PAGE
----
Oct. 14 2013 02:47 PM
Frankie

Well, for users that started with Facebook back when it was only for college kids with an edu email, the network was built on a level of trust. Trust that what was posted there was not like MySpace but only available to people you trusted with your information. Naivety, we call it now but back when this was new- you would have shared WAAY more than you would today. I think it is a disgrace to take the billions of users (whom probably don't even understand what that change means) and force people aware of the consequences into the public light. Facebook has a terrible track record for permanent deleting. This is placing undue strain on users. From victims of stalking, sexual assault, and violence to activists sharing information that risks their lives and even job seekers that wouldn't want the photos a distant acquaintance posted of their first drunken party at age 18- it puts profits ahead of people.

Oct. 11 2013 05:09 PM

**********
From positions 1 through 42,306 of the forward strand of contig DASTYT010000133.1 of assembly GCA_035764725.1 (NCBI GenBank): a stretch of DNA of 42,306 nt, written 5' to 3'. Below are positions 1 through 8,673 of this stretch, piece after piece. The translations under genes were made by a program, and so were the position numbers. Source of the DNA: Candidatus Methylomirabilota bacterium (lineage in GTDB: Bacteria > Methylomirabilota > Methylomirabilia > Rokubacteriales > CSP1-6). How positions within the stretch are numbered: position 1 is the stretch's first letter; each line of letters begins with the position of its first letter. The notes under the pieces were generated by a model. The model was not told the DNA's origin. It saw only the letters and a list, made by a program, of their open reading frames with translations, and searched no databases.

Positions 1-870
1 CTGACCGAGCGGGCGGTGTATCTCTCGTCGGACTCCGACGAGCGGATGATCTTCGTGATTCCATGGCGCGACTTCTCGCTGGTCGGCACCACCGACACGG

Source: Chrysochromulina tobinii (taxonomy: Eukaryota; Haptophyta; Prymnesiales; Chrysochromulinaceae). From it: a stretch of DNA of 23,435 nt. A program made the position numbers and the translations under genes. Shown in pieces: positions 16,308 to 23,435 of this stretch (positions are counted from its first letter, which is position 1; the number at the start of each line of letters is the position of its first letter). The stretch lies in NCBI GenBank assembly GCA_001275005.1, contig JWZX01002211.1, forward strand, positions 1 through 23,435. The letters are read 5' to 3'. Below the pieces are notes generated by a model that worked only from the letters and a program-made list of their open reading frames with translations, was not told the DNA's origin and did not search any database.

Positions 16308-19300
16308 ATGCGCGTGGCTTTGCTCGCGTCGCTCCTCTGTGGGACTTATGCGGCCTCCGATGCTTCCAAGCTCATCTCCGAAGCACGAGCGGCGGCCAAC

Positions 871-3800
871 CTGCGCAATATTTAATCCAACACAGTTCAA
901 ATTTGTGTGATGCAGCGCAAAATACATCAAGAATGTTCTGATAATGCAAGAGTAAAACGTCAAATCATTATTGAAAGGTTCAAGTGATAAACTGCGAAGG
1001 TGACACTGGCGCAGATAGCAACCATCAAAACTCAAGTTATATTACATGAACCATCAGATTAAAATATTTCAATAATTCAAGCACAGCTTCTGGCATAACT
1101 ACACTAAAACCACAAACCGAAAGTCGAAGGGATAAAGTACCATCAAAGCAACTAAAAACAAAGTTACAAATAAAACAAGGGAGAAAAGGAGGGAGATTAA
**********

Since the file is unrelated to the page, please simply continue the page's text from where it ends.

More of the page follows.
roses

In my profession (college teaching) there's a lot of discussion about whether or not to friend our students. I try in general not to friend younger folks but then I was in a community play and some of the high schoolers wanted to friend me. I planned a study abroad trip I didn't go on and wanted to follow the students' updates. I befriended an international student at my current institution through a friendship program and she wanted to know if I was on FB. I still use it for crowd sourcing grading help when I'm puzzled. Perhaps its good for younger students to see some of the inside processes of grading? I dunno. I try to mostly keep it all front lawn appropriate but in my prior residence I had a friend who liked to post pictures from all the lezzie parties I've gone to. I'm out, but do I want students seeing me in my party duds? I dunno. All in all I rather liked that I wasn't searchable on FB. And especially being on the job market... but on some level I figure search committees want to hire a whole person, not just a cover letter. But I still hope they don't find my FB profile.

Oct. 11 2013 11:48 AM